By Bat 21
Forrest, locked solidly in the circular orbit of the parliamentary zone, is pound for pound one of the leafiest, most affluent suburbs in the ACT. A suburb where it’s almost as frowned upon to be of a public service rank lower than APS6 as it is to be toiling with the rest of the private sector Proles, even if you are sitting comfortably on or above the mean Forrest income of $94,057 per annum.
Forrest residents were recently triggered and distracted from their usual Chicken Little concerns about refugee advocacy and where to find the best Espresso Martini in Braddon, when developers proposed a seven-storey hotel complex on the site of the old Italo-Australian club.
A torch- and pitchfork-wielding residents’ action group full of outrage and beans quickly percolated, not to be confused with at least four other previously-formed residents’ action groups within spitting distance of Forrest (including the Residents’ Achtung Group that meets weekly in the nearby Harmonie German Club). Nothing raises the ire of a red-blooded champagne socialist quite like a successful business coming into town and providing employment for a bunch of people from non-English speaking backgrounds who will eagerly do the kinds of jobs that your average APS considers beneath them. As surely as night follows day, such ire was raised in Forrest.
Forrest Residents’ Group convener John-Paul Romano complains in the article that the “Forrest skyline [bush capital residents love dropping largely unwarranted city references at every opportunity] is maybe four storeys max. Seven storeys is quite high”. Mr Romano clearly hasn’t noticed the 32 storeys of Parliament House, which is located about 500m away from Forrest, or the very conspicuous flagpole atop Parliament House that is itself a further 81 metres high, or 24 stories. But apparently they get a pass from the majority APS suburb, because naturally everybody in Forrest is totally against any private enterprise but always cheers for the home team, especially when that home team is big bloated government.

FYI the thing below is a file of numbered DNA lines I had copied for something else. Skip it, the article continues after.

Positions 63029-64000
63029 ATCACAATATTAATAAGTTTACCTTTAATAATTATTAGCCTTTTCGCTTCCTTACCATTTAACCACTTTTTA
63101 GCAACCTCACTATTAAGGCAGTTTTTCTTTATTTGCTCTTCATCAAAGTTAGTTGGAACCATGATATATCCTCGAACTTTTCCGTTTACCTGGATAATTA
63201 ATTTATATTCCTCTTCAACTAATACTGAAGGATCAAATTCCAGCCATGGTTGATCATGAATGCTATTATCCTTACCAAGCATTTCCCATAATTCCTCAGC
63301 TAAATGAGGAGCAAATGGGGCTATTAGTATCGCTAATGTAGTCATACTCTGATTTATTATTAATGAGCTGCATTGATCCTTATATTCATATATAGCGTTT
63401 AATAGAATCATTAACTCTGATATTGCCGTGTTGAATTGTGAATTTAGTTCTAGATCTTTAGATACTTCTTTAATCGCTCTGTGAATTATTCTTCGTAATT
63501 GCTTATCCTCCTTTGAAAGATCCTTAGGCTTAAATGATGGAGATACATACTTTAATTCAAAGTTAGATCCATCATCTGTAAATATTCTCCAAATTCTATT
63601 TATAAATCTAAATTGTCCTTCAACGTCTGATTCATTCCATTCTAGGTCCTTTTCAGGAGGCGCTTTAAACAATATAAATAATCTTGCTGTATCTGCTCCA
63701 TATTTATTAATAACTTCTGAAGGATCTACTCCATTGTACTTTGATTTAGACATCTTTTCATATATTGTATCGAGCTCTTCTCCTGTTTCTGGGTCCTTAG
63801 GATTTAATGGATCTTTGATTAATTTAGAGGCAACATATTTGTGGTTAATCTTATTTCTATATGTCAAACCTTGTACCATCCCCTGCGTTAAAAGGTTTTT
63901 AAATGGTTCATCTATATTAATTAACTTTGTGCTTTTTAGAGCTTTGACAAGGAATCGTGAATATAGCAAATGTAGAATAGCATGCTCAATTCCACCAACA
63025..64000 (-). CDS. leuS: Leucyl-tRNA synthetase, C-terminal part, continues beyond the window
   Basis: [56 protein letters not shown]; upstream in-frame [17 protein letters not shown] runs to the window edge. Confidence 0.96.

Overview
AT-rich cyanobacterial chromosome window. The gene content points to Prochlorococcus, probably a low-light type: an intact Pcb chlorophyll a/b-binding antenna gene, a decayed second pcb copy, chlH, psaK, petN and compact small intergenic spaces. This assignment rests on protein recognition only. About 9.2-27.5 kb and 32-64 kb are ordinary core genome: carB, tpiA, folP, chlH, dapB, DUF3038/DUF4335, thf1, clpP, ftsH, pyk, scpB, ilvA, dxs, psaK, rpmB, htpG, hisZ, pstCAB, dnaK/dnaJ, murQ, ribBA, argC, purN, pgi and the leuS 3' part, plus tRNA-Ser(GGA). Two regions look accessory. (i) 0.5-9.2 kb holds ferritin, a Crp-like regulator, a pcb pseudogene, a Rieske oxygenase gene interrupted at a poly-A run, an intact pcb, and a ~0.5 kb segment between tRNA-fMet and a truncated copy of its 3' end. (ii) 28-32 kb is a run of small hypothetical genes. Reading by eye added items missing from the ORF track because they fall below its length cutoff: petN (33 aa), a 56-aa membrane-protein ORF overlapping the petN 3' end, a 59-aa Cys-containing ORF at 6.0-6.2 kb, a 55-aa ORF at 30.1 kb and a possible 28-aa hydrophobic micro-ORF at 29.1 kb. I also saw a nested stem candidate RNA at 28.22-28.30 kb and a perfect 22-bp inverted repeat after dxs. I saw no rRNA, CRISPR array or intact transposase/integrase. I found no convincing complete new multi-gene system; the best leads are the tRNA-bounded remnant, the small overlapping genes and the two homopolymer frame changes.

“I think the public perception is that Forrest is some rich area where people can look after themselves and they don’t have to be looked after by government, but it’s not,” Mr. Romano continued, in a statement that sounded strikingly familiar to one that might have been heard and disseminated by 1984’s Winston Smith during his tenure at the ministry of truth. “It’s the same as Gungahlin, it’s the same as Narrabundah, it’s the same as Red Hill”.
Exactly. Forrest is the same as all those suburbs, it’s just that the Forrest Residents Group seems to be a little lacking in perspective or self-awareness. The average house price in Forrest is $2,585,000.The average house price in Narrabundah is $821,000. The average home price in Red Hill is $1,240,000. The average house price in more recently established Gungahlin is $620,000. The residents of Forrest or those that they compare themselves to aren’t exactly Darryl Kerrigan in the hardship stakes, and their situation is far from being The Castle. A parolee who is languishing in a crack den in Kambah is unlikely to feel a great deal of sympathy for their rather minor situation.